The other problem with fund management fees is that it is discriminatory, particularly in the case of Debt Funds. This is because generally a very high "expense ratio" is charged in the case of duration based debt products - the common rule being, the longer the duration of the fund, the higher the fund management fees. The logic of the fund house might be correct as higher Fund Management expertise is required to manage a high duration product (like an Income or Gilt Fund) as opposed to an accrual product (like a Liquid Fund). However, the problem for the investor is that the high expense ratios simply "eat into" the interest component of a Debt Fund leaving the "Net Portfolio Yield" of a "high duration high fee Debt Fund" lower than that of a "low duration low expense accrual fund". For example, if the interest yield of a liquid fund is 9.2% while the expense ratio is 20 bps, the running yield accruing to the investor is 9%. Now, compare this to a Gild Fund with an interest yield of 8.3% and expense ratio of 150 bps leading to a dismally low running yield of just 6.8%. Simply put, the Gilt fund is under yielding 220 bps (9.0% - 6.8%) and hence if it has to beat the liquid fund then it has to invariably generate "capital gains." In effect, unless the fund is able to generate capital gains, it would miserably fail to beat a pure accrual product leaving me wondering as to whether it was justified for the investor to take high risk in a long duration fund paying extra fees for higher risk and volatility in effect to earn lower return in the end. Don't forget one thing; in the investment world under performance does not come cheap, the investor has to pay heavily for it.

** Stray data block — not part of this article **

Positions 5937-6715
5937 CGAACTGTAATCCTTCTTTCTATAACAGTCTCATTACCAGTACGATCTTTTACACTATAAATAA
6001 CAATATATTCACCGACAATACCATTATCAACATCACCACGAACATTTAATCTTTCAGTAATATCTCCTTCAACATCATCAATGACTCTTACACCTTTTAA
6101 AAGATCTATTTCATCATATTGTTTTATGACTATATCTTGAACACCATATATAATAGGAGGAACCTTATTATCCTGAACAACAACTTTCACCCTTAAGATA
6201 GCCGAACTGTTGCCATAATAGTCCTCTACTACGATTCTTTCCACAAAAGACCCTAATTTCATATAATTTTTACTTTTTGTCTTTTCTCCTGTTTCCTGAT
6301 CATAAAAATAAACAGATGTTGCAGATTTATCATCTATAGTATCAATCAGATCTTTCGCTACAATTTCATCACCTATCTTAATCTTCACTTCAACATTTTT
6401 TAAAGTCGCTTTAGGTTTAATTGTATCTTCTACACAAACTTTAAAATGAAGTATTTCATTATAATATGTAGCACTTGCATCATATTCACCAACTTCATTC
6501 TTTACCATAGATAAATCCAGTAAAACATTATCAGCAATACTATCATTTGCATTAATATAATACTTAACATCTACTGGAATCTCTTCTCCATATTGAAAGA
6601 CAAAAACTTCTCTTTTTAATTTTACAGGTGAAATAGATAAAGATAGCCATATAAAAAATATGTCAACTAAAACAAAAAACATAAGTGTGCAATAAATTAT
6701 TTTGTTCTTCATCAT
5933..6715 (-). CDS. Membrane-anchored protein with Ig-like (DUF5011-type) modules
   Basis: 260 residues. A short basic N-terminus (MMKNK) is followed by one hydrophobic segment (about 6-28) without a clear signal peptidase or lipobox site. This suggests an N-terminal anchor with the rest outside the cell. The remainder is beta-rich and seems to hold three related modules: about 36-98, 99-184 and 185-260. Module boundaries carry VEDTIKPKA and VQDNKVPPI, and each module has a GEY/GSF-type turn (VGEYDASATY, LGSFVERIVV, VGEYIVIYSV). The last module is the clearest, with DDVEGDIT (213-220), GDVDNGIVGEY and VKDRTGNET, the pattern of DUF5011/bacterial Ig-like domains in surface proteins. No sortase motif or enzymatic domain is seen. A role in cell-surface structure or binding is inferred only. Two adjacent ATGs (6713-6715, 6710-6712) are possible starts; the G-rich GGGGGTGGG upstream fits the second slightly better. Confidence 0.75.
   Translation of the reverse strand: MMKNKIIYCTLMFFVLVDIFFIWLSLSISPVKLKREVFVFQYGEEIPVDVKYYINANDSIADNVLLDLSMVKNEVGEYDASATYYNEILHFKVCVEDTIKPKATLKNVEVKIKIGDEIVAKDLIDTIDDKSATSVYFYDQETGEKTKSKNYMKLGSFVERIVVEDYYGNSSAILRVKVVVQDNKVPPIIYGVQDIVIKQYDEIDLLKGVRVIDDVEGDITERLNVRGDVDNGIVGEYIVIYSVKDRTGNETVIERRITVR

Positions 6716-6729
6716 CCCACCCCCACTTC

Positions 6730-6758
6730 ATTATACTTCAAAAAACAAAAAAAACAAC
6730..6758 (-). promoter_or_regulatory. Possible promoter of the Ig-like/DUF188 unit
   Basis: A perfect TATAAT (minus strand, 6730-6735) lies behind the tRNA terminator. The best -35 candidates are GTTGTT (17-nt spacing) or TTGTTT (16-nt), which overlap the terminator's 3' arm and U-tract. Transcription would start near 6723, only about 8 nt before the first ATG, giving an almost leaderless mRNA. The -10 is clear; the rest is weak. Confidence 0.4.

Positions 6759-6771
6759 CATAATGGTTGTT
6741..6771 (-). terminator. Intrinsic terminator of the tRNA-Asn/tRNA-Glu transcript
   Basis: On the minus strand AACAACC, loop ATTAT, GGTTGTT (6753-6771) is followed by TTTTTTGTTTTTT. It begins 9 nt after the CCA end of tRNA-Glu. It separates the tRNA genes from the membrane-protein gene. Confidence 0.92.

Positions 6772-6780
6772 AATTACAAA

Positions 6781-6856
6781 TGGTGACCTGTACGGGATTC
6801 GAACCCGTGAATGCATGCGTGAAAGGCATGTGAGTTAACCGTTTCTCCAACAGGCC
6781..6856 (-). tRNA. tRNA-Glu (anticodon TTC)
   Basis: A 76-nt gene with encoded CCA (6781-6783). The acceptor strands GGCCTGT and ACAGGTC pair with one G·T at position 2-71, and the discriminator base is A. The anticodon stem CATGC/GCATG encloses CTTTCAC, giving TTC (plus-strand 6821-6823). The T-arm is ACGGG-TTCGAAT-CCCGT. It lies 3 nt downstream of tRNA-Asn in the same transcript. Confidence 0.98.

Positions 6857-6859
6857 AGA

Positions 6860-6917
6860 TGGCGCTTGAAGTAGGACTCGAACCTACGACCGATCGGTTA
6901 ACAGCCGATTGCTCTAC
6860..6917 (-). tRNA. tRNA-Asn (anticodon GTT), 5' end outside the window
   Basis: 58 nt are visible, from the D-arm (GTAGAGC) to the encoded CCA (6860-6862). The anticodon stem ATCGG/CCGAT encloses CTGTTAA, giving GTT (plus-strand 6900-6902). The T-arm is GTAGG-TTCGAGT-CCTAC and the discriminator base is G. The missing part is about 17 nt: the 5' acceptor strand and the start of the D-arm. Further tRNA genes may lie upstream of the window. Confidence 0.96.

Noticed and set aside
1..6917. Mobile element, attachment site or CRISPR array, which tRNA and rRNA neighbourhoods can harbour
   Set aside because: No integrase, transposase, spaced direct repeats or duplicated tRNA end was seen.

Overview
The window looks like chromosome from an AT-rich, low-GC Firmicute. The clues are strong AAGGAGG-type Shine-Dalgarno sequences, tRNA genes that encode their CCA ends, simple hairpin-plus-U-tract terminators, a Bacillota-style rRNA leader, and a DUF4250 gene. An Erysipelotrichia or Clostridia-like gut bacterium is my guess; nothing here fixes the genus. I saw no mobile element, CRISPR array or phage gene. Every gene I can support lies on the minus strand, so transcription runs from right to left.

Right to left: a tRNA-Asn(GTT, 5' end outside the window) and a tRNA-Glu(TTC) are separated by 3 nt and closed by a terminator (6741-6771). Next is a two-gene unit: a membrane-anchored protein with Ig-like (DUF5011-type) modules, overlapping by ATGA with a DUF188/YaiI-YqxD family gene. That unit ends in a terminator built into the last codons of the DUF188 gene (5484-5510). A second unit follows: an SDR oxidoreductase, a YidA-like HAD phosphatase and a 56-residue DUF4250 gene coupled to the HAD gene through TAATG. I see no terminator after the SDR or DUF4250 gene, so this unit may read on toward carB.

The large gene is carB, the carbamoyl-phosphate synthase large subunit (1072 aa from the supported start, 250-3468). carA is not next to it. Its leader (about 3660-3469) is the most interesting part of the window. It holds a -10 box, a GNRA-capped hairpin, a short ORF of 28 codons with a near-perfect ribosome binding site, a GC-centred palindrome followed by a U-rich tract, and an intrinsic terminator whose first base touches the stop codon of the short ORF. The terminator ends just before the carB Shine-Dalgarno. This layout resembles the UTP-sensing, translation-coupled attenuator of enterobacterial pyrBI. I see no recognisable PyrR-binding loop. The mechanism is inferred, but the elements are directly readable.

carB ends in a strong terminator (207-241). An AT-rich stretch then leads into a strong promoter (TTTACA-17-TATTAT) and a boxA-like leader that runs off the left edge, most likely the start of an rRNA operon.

PMS and private equity products often do not clearly disclose all the charges like set up costs, marketing costs, brokerages etc. Many a times, broker driven PMS products charge low management fees and make it up in high brokerage charges. This also encourages them to churn the portfolio because whether the churning makes money for the investor or no, but it invariably does make money for the broker fund manager.